The starting pistol was fired in 2012—with calls for reform from Latin America and marijuana regulation in two U.S. states—but 2013 sent drug policy reform into a full sprint. The once ambiguous calls for change are beginning to take shape as legislative proposals, and the United Nations began preparations for a global summit on drugs in 2016.
There is still a lot of work to do. Mass incarceration for minor offenses remains epidemic, repressive governments refuse to introduce life-saving services, and violence associated with illicit markets persists around the world. Nevertheless, this year saw drug policy reform accelerate at a breakneck pace, and advocates can be as optimistic as ever that the status quo will not stand.
Here are five game-changers that occurred in 2013 that could mark the beginning of the end of the war on drugs.
1. Seeds of Global Marijuana Reform in the U.S. and Uruguay
What a note on which to end the year! Around 13 months after the voters in Colorado and Washington legalized marijuana, Uruguay became the first national government in the world to officially regulate the supply and sale of marijuana.
The country’s new law represents a trend that is gaining unstoppable momentum. In the US, there is more public support for marijuana law reform than ever and in other countries, local jurisdictions are also pioneering alternative policies. These include decriminalization of minor offenses and non-profit cannabis clubs, such as those operating in Catalonia, Spain. Cannabis clubs are now being discussed in the cities of Copenhagen, Utrecht, Geneva and Mexico City.
2. Trust But Verify: The U.S. Department of Justice Weighs In
While the voters of Washington and Colorado made their voices heard, the new policy remained somewhat tentative insofar as it was at odds with U.S. federal law. Until recently it was unclear whether federal law enforcement would crack down on marijuana production and sale in the two states.
But the Federal Department of Justice announced in September that it would allow these regulations to go into effect. The government will monitor Washington and Colorado, but will not interfere as long as key federal priorities are respected. Those priorities include assurance that marijuana is not distributed to minors; it is not diverted to states where it is illegal; and that revenues do not benefit criminal enterprises, gangs, and cartels.
3. New Approach to Synthetic Drugs in New Zealand
New psychotropic substances, sometimes called "legal highs," continue to be one of the greatest challenges to lawmakers in Europe and the United States. These synthetic drugs, which mimic the effects of illicit drugs, are untested, potentially dangerous, and difficult for lawmakers to keep track of. As soon as they're banned, a chemist—amateur or professional—only has to develop a new chemical cocktail that produces highs similar to drugs banned by national or international law.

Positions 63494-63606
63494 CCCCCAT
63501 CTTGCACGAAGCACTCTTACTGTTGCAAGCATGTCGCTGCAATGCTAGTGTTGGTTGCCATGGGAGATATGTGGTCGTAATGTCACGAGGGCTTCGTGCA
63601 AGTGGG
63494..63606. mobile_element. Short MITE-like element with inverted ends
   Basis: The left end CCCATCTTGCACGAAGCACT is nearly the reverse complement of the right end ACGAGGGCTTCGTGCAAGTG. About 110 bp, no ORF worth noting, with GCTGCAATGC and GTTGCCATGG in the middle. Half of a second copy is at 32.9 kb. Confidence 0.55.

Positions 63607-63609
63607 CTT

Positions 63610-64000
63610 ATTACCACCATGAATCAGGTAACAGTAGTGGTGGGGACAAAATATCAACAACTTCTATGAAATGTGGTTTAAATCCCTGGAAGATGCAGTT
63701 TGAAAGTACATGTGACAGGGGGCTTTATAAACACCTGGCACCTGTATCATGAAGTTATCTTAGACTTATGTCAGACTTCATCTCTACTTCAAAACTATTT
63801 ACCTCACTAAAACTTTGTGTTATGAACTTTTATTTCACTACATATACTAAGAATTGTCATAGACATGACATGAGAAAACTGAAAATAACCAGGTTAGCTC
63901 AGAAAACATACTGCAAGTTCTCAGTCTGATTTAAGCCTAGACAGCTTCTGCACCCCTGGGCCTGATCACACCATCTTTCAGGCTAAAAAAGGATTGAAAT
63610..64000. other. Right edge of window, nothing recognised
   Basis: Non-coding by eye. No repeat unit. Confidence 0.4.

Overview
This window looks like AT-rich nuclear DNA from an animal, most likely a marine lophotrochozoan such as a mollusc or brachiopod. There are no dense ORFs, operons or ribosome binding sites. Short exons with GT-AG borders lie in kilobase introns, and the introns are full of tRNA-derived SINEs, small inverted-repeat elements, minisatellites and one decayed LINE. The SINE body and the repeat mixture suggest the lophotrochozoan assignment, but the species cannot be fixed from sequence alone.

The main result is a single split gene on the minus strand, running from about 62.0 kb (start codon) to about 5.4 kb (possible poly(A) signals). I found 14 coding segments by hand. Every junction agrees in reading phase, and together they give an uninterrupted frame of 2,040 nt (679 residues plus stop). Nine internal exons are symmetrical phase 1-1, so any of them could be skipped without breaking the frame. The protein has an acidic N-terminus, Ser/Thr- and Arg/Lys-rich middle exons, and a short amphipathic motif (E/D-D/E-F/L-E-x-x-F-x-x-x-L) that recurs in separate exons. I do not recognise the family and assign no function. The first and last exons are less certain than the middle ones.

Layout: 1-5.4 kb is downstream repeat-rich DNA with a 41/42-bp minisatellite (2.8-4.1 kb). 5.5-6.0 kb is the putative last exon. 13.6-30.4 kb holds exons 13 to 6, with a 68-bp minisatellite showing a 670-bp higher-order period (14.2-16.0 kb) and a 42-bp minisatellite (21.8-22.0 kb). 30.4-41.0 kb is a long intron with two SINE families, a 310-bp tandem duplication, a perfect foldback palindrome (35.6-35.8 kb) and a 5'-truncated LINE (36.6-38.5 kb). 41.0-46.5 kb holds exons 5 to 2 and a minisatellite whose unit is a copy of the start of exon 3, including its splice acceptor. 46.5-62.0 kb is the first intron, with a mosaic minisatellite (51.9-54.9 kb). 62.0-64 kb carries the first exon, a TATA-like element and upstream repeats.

New Zealand introduced an innovative means of dealing with new psychotropic substances. The government has officially regulated the "legal highs" market by creating a pathway for them to be legally manufactured and sold. However, the law requires any new substances to go through a lengthy testing process before they can be approved for legal sale.
Potential manufacturers of new psychoactive substances will have to submit to roughly NZ$180,000 (around US$149,000) in application fees plus an additional NZ$1 million to NZ$2 million (US$800,000 to US$1.6 million) in costs to test each product they want to sell. Should producers bypass the law, they will be subject to strict penalties, including up to eight years in prison and very heavy fines.
One principal criticism, however, is that the system creates a pathway to legalize synthetic drugs while potentially less harmful organic ones remain prohibited. Nevertheless, the New Zealand approach is a pioneering model to be watched.
4. A New Path for Drug Policy in the Americas
While local and national efforts made most news in 2013, a usually press-shy multilateral organization also made a splash. In May, the Secretary-General of the Organization of American States launched a monumental report on drug control that considers alternatives to current policies internationally. It was notably the first time any major multilateral agency had given a serious and detailed visualization to alternatives to prohibition, including legal market regulation or reform of UN drug conventions.
The review, commissioned at 2012’s Summit of the Americas held in Cartagena, reflects growing dissatisfaction with the status quo. Several Latin American heads of state, frustrated with the failure and indeed counterproductive nature of existing drug control structures, pushed for this review.
The report envisioned possibilities for the future of drug policy between now and 2025, many which would have been unthinkable just a few years ago.
5. The Drug Debate Heads to the United Nations
The UN’s long-awaited world summit on global drug policy is still a couple of years away (2016) but cracks in the long-held consensus backing the current system are already appearing.
Governments are increasingly voicing their dissatisfaction with failed criminal justice-oriented approaches and calling for health services, alternatives to incarceration for minor drug offenses, and an exploration of models that will reduce violence and insecurity.